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Thursday, May 16, 2013

Bonjou! Kisa vle di 'mare lalo'? E èske w te ka tradwi fraz sa a pou mwen: 'Se yon ekritasyon kote chak mo chak silab ape chase kraze ansanm nan yon lese frape yon kont lòt, youn sou lòt k' ape rebondi nan yon dodinay lòmsanzo'? Kòm toujou, granmèsi!

mare lalo → (voodoo term) to get magical power or capability (from a voodoo entity) in order make things work in your favor.

The next sentence is a metaphor:
"Se yon ekritasyon kote chak mo chak silab ap chase (chache?) kraze ansanm nan yon lese frape youn kont lòt, youn sou lòt k'ape rebondi nan yon dodinay lòmsanzo"

I think it means "It's a writing where the words flow well together" or it can be the opposite.

If you read that sentence literally, it would say:
"It's a writing where each word each syllable is looking to collide together (bump / slam into each other) by pushing and shoving against one another, one on top of the other they're bouncing in a flexible swinging motion"

Please ell me what your take is on the literal meaning of that sentence :)

dodinayrocking, swinging (as with a rocking chair)
lese frapepushing and shoving
lòmsanzo(lit. man without bones) very flexible or malleable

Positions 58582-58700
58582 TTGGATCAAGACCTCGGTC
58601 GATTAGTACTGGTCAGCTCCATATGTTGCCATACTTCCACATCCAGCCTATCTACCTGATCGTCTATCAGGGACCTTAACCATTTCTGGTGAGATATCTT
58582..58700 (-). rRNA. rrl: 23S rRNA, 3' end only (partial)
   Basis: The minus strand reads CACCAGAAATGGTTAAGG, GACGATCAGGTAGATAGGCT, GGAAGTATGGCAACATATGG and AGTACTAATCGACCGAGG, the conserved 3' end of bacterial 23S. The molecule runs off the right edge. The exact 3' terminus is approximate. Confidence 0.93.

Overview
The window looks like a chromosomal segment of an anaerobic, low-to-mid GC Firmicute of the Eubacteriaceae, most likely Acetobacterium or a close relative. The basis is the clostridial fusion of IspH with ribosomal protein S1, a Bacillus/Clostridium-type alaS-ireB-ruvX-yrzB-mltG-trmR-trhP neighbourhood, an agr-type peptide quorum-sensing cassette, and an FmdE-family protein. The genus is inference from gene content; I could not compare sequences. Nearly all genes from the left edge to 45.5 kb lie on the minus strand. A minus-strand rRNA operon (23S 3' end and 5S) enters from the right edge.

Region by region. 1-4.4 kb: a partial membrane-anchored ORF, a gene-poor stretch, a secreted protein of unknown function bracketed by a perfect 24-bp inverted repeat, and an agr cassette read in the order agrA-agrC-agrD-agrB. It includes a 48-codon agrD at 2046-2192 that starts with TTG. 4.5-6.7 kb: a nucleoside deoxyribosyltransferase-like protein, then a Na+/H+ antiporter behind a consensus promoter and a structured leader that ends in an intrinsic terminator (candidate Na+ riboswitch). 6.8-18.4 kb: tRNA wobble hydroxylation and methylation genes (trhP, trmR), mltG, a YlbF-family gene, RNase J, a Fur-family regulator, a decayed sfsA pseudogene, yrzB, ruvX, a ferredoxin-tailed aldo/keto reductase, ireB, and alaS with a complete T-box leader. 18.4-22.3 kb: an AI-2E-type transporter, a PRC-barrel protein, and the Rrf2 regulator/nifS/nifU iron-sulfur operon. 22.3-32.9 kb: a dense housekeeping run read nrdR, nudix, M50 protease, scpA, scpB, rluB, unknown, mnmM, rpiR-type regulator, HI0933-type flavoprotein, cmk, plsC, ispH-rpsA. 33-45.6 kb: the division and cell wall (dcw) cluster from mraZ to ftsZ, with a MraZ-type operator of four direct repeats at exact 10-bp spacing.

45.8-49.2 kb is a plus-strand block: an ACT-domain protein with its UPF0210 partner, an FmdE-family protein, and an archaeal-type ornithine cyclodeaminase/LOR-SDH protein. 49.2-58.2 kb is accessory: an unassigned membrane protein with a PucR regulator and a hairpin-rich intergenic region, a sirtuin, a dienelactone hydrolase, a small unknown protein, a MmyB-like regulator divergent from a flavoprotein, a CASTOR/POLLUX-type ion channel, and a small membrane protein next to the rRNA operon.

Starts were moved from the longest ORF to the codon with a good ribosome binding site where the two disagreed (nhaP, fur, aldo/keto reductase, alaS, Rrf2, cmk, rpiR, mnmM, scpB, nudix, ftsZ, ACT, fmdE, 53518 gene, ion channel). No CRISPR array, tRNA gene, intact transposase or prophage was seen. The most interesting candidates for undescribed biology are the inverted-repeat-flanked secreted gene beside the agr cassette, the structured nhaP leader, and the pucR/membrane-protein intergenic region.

Haitian Creole ↔ English Reference, Look up Haitian Creole and English Words


2 comments:

  1. I don't know. I am going to have to ponder on this one. These are the first few lines in an introduction to a Kreyòl poetry book. So maybe it's written at a level higher than I can handle at the moment. Maybe the author is creating a visual imagery of the interactions of the words with each other. That is my guess.

    I double checked the book and it is 'chase', not 'chache'. Does that change the meaning?

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    Replies
    1. "chase..."?
      It doesn't change it that much.
      These are the types of sentences that I would have to read twice before I get what's being communicated :)

      Mwen ankouraje w pou w kontinye li l. Li sanble l byen enteresan.

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